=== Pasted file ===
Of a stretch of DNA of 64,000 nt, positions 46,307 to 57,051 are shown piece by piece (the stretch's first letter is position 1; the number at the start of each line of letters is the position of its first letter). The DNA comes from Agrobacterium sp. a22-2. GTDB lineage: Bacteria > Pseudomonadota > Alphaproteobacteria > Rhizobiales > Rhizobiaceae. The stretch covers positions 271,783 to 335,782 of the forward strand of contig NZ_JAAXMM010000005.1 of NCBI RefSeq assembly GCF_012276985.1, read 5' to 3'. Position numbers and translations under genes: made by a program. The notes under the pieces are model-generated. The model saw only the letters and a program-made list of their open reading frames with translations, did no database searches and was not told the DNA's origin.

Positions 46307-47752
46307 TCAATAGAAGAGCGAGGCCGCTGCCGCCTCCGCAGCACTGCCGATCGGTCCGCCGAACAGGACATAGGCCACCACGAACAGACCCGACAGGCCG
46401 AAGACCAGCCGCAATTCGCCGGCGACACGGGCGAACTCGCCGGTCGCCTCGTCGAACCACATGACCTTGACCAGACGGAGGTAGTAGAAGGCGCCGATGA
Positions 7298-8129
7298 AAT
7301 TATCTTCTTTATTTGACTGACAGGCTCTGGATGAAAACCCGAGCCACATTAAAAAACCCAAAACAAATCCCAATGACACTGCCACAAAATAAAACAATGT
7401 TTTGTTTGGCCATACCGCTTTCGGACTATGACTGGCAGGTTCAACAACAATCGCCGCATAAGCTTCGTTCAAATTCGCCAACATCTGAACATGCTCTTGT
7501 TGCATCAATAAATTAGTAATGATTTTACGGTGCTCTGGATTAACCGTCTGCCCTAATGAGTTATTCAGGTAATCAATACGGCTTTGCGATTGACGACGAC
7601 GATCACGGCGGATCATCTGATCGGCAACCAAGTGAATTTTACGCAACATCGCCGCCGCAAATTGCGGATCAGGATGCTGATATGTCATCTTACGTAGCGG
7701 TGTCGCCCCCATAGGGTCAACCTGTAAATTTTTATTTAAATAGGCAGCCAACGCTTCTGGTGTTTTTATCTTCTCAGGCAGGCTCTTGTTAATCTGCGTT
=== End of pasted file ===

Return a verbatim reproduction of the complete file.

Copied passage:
Of a stretch of DNA of 64,000 nt, positions 46,307 to 57,051 are shown piece by piece (the stretch's first letter is position 1; the number at the start of each line of letters is the position of its first letter). The DNA comes from Agrobacterium sp. a22-2. GTDB lineage: Bacteria > Pseudomonadota > Alphaproteobacteria > Rhizobiales > Rhizobiaceae. The stretch covers positions 271,783 to 335,782 of the forward strand of contig NZ_JAAXMM010000005.1 of NCBI RefSeq assembly GCF_012276985.1, read 5' to 3'. Position numbers and translations under genes: made by a program. The notes under the pieces are model-generated. The model saw only the letters and a program-made list of their open reading frames with translations, did no database searches and was not told the DNA's origin.

Positions 46307-47752
46307 TCAATAGAAGAGCGAGGCCGCTGCCGCCTCCGCAGCACTGCCGATCGGTCCGCCGAACAGGACATAGGCCACCACGAACAGACCCGACAGGCCG
46401 AAGACCAGCCGCAATTCGCCGGCGACACGGGCGAACTCGCCGGTCGCCTCGTCGAACCACATGACCTTGACCAGACGGAGGTAGTAGAAGGCGCCGATGA
Positions 7298-8129
7298 AAT
7301 TATCTTCTTTATTTGACTGACAGGCTCTGGATGAAAACCCGAGCCACATTAAAAAACCCAAAACAAATCCCAATGACACTGCCACAAAATAAAACAATGT
7401 TTTGTTTGGCCATACCGCTTTCGGACTATGACTGGCAGGTTCAACAACAATCGCCGCATAAGCTTCGTTCAAATTCGCCAACATCTGAACATGCTCTTGT
7501 TGCATCAATAAATTAGTAATGATTTTACGGTGCTCTGGATTAACCGTCTGCCCTAATGAGTTATTCAGGTAATCAATACGGCTTTGCGATTGACGACGAC
7601 GATCACGGCGGATCATCTGATCGGCAACCAAGTGAATTTTACGCAACATCGCCGCCGCAAATTGCGGATCAGGATGCTGATATGTCATCTTACGTAGCGG
7701 TGTCGCCCCCATAGGGTCAACCTGTAAATTTTTATTTAAATAGGCAGCCAACGCTTCTGGTGTTTTTATCTTCTCAGGCAGGCTCTTGTTAATCTGCGTT